Health Magazine

Why Cupid Needs To Readjust

By Fitvsfiction @fit_vs_fiction

 I have experienced five decades of Valentine’s Days, but this year, I’m seeing it through a different lens. It’s not because I’m single; I’ve been single for the last four Valentine’s Days and know that I don’t need a partner to partake in the festivities. I can buy my own box of chocolates and overpriced roses, and thanks to my most recent purchase from Bellesaco, a fabulous sex toy company run by women, I can pretty much guarantee I’ll be getting lucky.

 This year my perspective on love, sex and relationships has changed. After spending 24 years with my ex-husband, followed by a few more years of dating a wide assortment of gentlemen, I’ve come to realize that maybe it’s just not for me; dating men, that is. For most of my life I was convinced I was heterosexual. A complicated and brief, yet memorable relationship I had with a woman in my early 30s, taught me that my sexuality wasn’t so clear cut. After that experience, I started thinking of myself as “straight with a twist”, but I was still married and a mom to toddlers and knew that it wasn’t the time to explore what that meant.

Once I got divorced and re-entered the dating world, I couldn’t seem to form any deep connections. “Maybe I’m just not the relationship type,” I mentioned to my therapist one day. She assured me that I just hadn’t found the right person. I wasn’t in any kind of a hurry. I had spent years in the wrong relationship and had zero intention of ever doing that again, though I do like connecting with people, even temporarily. I’ve dated a lot. I feel like I’ve spent the last couple of years trying on a variety of sweaters with none of them fitting comfortably (and by sweaters, I mean penises).

I turned 50 last year and am feeling more at ease in my skin than ever before. I have become unabashedly and unapologetically myself. With this new found self-appreciation comes the need to free myself of the societal expectations I’ve been trying to live up to.

I believe that the right man for me is actually a woman.

We’re living in a time when it’s becoming easier for people to explore the fluidity of their sexuality. I love that so many young people feel supported enough by their families, friends and the LQBTQ community to discover and fully embrace who they are. That said, it can be a little more challenging for those of us showing up a little late to the party, and there are quite a few of us. More and more women in their 40s, 50s and beyond are either finally able to accept and live their lives openly as lesbians or have simply embraced the fact that their sexuality has evolved into something different.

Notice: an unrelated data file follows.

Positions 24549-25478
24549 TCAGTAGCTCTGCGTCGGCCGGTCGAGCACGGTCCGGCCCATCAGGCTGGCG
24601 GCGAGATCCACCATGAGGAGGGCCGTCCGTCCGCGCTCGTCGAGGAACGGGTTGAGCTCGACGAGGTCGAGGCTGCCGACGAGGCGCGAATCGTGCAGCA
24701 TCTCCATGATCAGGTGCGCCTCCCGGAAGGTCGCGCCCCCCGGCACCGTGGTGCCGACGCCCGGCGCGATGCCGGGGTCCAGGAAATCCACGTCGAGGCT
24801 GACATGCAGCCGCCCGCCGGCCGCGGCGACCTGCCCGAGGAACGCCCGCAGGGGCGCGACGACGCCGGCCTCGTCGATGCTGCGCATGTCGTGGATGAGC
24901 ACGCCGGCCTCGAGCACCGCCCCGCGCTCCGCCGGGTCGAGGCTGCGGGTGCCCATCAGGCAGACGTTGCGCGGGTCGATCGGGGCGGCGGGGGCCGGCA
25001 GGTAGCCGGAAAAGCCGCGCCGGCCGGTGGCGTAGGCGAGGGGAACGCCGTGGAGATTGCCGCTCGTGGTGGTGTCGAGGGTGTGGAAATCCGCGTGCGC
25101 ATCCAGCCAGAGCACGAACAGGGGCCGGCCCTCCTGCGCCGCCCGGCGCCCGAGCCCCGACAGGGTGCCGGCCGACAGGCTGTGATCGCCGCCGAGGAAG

Kate Goora Fried is a Toronto based Disruption Coach who helps empower people to break through barriers around sexuality. She explains,

“Sexuality runs on a spectrum and if there wasn’t so much fear and judgment attached to it, people would feel more comfortable to explore. I find that as women age, they become more comfortable with their own sexual wants and needs. In working to erase the stigma against bisexuality, I find that it can boil down to the strong companionship that women can provide for each other.”

I’m fully aware that there will be some obstacles along the way.

“Older women who are entering the Queer community can feel like they don’t fit in,” says Emilie Moran, co-founder of the popular Instagram group @latetolesbian, “Their sincerity might be questioned by women who have been out for years. They worry that we aren’t really gay or will go back to men. But after years of people pleasing, we’ve finally figured out who we are and what we need.”

There’s also a bit of a learning curve to be expected. Think of it in terms of a job. Imagine working in one industry for most of your life and gaining a ton of experience and then realizing that you want to be doing something completely different, something that requires an entirely new skill set. While this situation can seem a bit daunting at first, most women quickly discover how naturally things evolve when with the right partner.

Dating during a pandemic is hard. Dating during a pandemic when you’re entering an entirely new market is even harder, doing so at my age doesn’t make it any easier.  I don’t know if there is someone out there for me, and I’m totally okay with that. But, what I do know is that for the first time in my life, I feel free to be, say, act and love however I choose.

Despite Valentine’s Day being the overly commercialized holiday that I know it is, I will celebrate this one toasting the woman I was, am and will continue to evolve into.

 I’ll give Cupid some time to readjust.

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